18 of the knn methods for retrieval in both the speed and accuracy because of its ability to generalise information through training. In knn1 technique using Euclidean distance for matching, it always assigns equal weights to the individual attributes (i.e. keywords). Therefore, the retrieval is less accurate. In knn2 technique using fuzzytrigram matching, it assigns positive score for every sequence of 3-letters matched. Although this technique may be useful to check spelling errors and grammatical variations, the retrieval is quite inaccurate when compared with the ANN technique. Moreover, the major drawback in both of these knn techniques is that, new cases retained are indexed separately into the flat memory structure and thus the search space keeps on increasing, thereby decreasing the efficiency. In the second experiment, a total of 50 fault descriptions were taken from nonexpert users of the system. The purpose of this experiment is to test the performance when the input is less precise in describing the fault-condition. Unlike the service records tested in the first experiment, user input is less accurate when compared with that of service engineers. In this test, all the three retrieval techniques were found to have lower accuracy due to the impreciseness and grammatical variation in the user input. The accuracy of the neural network was 88%. This is in contrast to the 72% accuracy for the nearest neighbour version with Euclidean distance matching and 76% for that with fuzzy-trigram matching. Fuzzy-trigram matching has a better performance than the Euclidean distance matching because of its ability to handle spelling mistakes and grammatical variations in the user input. However, since it does not take into account of the synonymous forms of the input words as in the ANN system, its accuracy is lower than that of ANN. 10. Conclusion This paper has presented a Web-based intelligent help desk support environment to replace or compliment the traditional phone-based help-desk environment. The two-year research project has yielded an integrated environment that comprises the four main functions of Web-based retrieval, online multilingual translation, video conferencing support and intelligent fault diagnosis. The proposed system architecture forms a useful help desk framework that can be extended in future in view of emerging research in areas of human computer interaction, artificial intelligence, natural language processing and computer communications. The use of such a plug and play paradigm in the system design ensures that such emerging researches can be integrated into the existing framework to further enhance the quality and service level of such a system. The system has been deployed in MNCS for more than one year. As part of future work, a systematic usability study is the next logical progression to carefully evaluate the major functions to obtain user feedback in order to refine and improve the system further. References Aamodt, A., and Plaza, E., 1994, Case-based reasoning: foundational issues, methodological variations, and system approaches. Proceedings of AICom Artificial Intelligence Communications, 7, (1),

19 Aizawa, T., Katoh, N., and Kamata, M., 1996, English-to-Japanese machine translation for wire-service economic news. Transactions of the Information Processing Society of Japan, 37, (6), Althoff, K.D., Auriol, E., Barletta, R., and Manago, M., 1995, A review of Industrial Case-Based reasoning Tools. AI Intelligence, Oxford. Arnold, D., 1994, Machine Translation: An Introductory Guide (NCC Blackwell). Beckwith, R., Miller, G.A., and Tengi, R., 1993, Design and Implementation of the WordNet Lexical Database and Searching Software. Cognitive Science Laboratory, Princeton University. Foo, S., Hui, S.C., Leong, P.C., and Liu, S., 2000, An integrated help desk support for customer services over the World Wide Web a case study. Computers in Industry, 41, Fu, A., 1997, Dependency-based Semantic Analysis in Machine Translation. Language Engineering (Tsinghua University Press, Beijing), pp Goodman, K., 1989, Machine Translation - Special Issues on Knowledge Based MT. Parts I and II, Morgan Kaufmann Publishers, 4, (1,2). Goodman, K., and Nirenburg, S., 1991, The KBMT Project: A Case Study in Knowledge-Based Machine Translation (Morgan Kaufmann Publishers). Harada, K., 1996, Machine translation software for the Internet. Sanyo Technical Review, 28, (2), House, W.C., 1994, Automating Help Desk Operations Using Case-Based Reasoning: A Practical Application of Expert Systems Technology. Proceedings of The Annual Conference of the International Association for Computer Information Systems (Washington, DC, USA), pp Hui, S.C., and Foo, S., 1998, Towards a Standards-based Internet Telephony System. Computer Standards and Interfaces, 19, (1), pp Inference Corporation, CBR content navigator. Isikawa, T., Nakamura, Y., and Aso, S., 1996, Machine translation systems for Internet/World Wide Web. Oki Technical Review, 62, (157), Jha, G., Hui, S.C., and Foo, S., 1999, A Hybrid Case-Based Reasoning and Neural Network Approach to Online Fault Diagnosis. Proc. 3 rd International ICSC Symposia on Intelligent Industrial Automation (IIA 99) and Soft Computing (SOCO 99), Genoa, Italy, pp Kohonen, T., 1990, The Self-Organizing Map. Proceedings of the IEEE, 78, (9), part I, Law, Y.F.D., Foong, S.W., and Kwan, S.E.J., 1997, An Integrated Case-Based Reasoning Approach for Intelligent Help Desk Fault Management. Expert Systems with Applications, 13, (4), Lees, B., and Corchado, J., 1997, Case Based Reasoning in a Hybrid Agent-Oriented System. 5 th German Workshop on Case-Based Reasoning, pp Li, T., Eric, H.N., and Jaime, G.C., 1996, Chinese Sentence Generation in a Knowledge-Based Machine translation System. Technical Report CMU-CMT , Carnigie Mellon University, Liu, S., 1999, An Intelligent Web-based Helpdesk for Customer Service Support. M.Sc dissertation, Division of Information Studies, School of Applied Science, Nanyang Technological University, Singapore. 19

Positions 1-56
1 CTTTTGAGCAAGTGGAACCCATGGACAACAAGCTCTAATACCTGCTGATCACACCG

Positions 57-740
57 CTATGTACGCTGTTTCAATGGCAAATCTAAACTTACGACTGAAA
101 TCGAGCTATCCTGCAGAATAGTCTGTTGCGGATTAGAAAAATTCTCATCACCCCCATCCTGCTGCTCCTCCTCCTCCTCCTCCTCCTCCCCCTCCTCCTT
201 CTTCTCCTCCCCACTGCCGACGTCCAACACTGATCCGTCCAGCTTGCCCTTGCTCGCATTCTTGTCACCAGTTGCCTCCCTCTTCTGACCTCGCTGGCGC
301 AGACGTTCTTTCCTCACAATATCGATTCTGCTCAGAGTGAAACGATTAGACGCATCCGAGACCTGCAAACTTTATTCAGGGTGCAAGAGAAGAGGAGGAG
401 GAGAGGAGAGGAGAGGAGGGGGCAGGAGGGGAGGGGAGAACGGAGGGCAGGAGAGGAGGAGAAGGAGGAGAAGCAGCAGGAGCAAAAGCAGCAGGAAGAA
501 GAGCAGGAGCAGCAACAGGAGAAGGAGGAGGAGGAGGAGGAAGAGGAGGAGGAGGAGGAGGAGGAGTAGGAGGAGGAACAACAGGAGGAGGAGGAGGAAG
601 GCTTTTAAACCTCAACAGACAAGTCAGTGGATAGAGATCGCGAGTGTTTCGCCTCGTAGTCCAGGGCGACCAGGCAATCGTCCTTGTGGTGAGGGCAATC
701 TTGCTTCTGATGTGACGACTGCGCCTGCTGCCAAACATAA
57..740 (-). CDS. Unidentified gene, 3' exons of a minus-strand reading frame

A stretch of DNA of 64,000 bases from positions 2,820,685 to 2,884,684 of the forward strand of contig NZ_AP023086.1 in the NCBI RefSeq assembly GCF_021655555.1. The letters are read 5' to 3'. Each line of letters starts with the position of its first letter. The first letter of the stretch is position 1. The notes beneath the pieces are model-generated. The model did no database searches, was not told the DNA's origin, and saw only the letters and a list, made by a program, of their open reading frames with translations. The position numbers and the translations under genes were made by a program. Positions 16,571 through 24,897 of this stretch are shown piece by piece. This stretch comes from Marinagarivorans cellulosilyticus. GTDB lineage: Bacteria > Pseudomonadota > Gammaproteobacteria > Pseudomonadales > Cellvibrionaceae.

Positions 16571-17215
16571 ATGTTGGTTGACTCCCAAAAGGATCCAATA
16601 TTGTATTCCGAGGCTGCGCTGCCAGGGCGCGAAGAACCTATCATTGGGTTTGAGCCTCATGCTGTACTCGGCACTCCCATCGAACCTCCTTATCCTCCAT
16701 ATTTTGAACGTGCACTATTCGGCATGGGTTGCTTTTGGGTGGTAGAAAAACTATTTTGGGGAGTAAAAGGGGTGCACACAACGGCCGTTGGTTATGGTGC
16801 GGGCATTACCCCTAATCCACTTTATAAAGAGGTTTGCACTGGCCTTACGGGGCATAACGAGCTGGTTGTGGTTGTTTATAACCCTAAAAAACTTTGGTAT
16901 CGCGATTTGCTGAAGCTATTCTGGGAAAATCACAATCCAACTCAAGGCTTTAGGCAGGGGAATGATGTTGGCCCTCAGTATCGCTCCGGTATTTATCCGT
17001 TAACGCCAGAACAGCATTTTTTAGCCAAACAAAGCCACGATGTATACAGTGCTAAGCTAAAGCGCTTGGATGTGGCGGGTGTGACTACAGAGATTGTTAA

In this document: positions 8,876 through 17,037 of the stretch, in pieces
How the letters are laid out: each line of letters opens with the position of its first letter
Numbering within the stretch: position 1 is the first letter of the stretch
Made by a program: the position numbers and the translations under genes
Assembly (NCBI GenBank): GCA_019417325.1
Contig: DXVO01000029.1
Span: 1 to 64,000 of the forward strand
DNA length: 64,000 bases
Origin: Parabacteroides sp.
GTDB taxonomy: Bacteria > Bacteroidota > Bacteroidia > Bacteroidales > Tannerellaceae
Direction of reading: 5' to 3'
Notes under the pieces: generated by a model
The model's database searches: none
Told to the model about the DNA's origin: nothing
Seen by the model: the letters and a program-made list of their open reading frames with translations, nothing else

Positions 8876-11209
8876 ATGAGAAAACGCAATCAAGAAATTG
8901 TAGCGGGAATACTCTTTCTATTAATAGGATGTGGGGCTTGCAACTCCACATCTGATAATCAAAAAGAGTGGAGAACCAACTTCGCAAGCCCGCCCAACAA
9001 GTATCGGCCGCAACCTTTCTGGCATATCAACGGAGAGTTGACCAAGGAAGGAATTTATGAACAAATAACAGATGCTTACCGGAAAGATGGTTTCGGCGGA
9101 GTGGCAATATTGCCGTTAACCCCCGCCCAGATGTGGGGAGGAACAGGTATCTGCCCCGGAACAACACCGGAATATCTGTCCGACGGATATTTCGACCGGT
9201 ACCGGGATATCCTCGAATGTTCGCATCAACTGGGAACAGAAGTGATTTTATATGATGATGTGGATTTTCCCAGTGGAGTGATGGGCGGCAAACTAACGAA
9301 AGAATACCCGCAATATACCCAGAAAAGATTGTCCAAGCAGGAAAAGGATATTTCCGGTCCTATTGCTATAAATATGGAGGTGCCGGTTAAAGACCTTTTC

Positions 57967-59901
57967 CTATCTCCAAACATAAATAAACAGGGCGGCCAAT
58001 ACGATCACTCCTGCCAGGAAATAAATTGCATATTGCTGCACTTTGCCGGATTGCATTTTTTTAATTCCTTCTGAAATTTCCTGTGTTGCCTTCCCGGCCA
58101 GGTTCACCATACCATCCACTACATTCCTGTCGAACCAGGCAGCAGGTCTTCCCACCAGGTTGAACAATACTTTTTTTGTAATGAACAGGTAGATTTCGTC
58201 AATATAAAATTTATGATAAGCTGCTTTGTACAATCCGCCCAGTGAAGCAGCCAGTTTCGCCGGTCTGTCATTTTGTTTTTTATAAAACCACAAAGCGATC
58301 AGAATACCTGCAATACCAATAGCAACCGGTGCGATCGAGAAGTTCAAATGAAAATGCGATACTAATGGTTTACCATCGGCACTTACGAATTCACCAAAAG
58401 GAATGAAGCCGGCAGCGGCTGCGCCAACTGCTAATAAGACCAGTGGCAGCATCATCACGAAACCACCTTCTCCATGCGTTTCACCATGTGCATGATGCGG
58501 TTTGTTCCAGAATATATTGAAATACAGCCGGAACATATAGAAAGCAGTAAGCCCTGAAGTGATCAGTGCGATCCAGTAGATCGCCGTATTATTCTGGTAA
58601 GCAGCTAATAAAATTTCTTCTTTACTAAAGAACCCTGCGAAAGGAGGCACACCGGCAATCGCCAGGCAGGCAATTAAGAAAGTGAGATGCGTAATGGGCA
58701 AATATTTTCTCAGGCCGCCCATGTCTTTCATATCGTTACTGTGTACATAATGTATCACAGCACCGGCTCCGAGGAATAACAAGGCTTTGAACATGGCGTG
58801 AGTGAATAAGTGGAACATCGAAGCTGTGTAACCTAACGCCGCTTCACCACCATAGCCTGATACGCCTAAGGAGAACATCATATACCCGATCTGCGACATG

20 Liu, S., Hui, S.C., Foo, S., and Leong, P.C., 1998, Online multilingual translation of technical service records over the World Wide Web. International Journal of Computer and Engineering Management, 6, (2), Liu, Z.Q., and Yan, F., 1997, Fuzzy Neural Network in Case-Based Diagnostic System. IEEE Transactions on Fuzzy Systems, 5, (2). Liu, Q., and Zhang, X., 1997, A Software Component Approach to Machine Translation. Language Engineering (Tsinghua University Press, Beijing), pp McCarthy, D., 1994, Automation of help desks using case-based reasoning. IEE Colloquium on Case Based Reasoning: Prospects for Applications (London, UK). Montazemi, A.R., and Gupta, K.M., 1996, An Adaptive Agent for Case Description in Diagnostic CBR Systems. Computers in Industry, 29, Muller, N.J., 1996, Expanding the help desk through the World Wide Web. Information Systems Management, 13, (3), Netscape Communications Inc., Netscape Enterprise Server 3.0 (Windows NT). ml Papagni, M., Cirillo, V. and Micarelli, A., 1997, A Hybrid Architecture for a User- Adapted Training System. 5 th German Workshop on Case-Based Reasoning, pp Patterson, D.W.R., and Hughes, J.G., 1997, Case-Based Reasoning for Fault Diagnosis. The New Review of Applied Expert Systems, 3, Richter, A.G., 2000, PATDEX: A case-based reasoning tool for diagnosis. Riesbeck, C.K., and Schank, R.C., 1989, Inside Case-Based Reasoning (Lawrence Erlbaum Associates, Inc.). Shimazu, H., Shibata, A., and Nihei, K., 1994, Case-Based Retrieval Interface Adapted to Customer-Initiated Dialogues in Help Desk Operations. Proceedings of the Twelfth National Conference on Artificial Intelligence, Seattle, WA, USA, pp Signore, R., Creamer, J., and Stegman, M.O., 1995, The ODBC Solution: Open Database Connectivity in Distributed Environments (McGraw-Hill, Inc). Simoudis, E., 1992, Using Cased-Based Retrieval for Customer Technical Support. IEEE Expert, 7, (5), Watson, I.D., 1997, Applying Case-Based Reasoning: Techniques for Enterprise Systems (Morgan Kaufman Publishers). World Wide Web Consortium, 2001a, HyperText Transfer Protocol. World Wide Web Consortium, 2001b, Common Gateway Interface. World Wide Web Consortium, 2001c, HyperText Markup Language. 20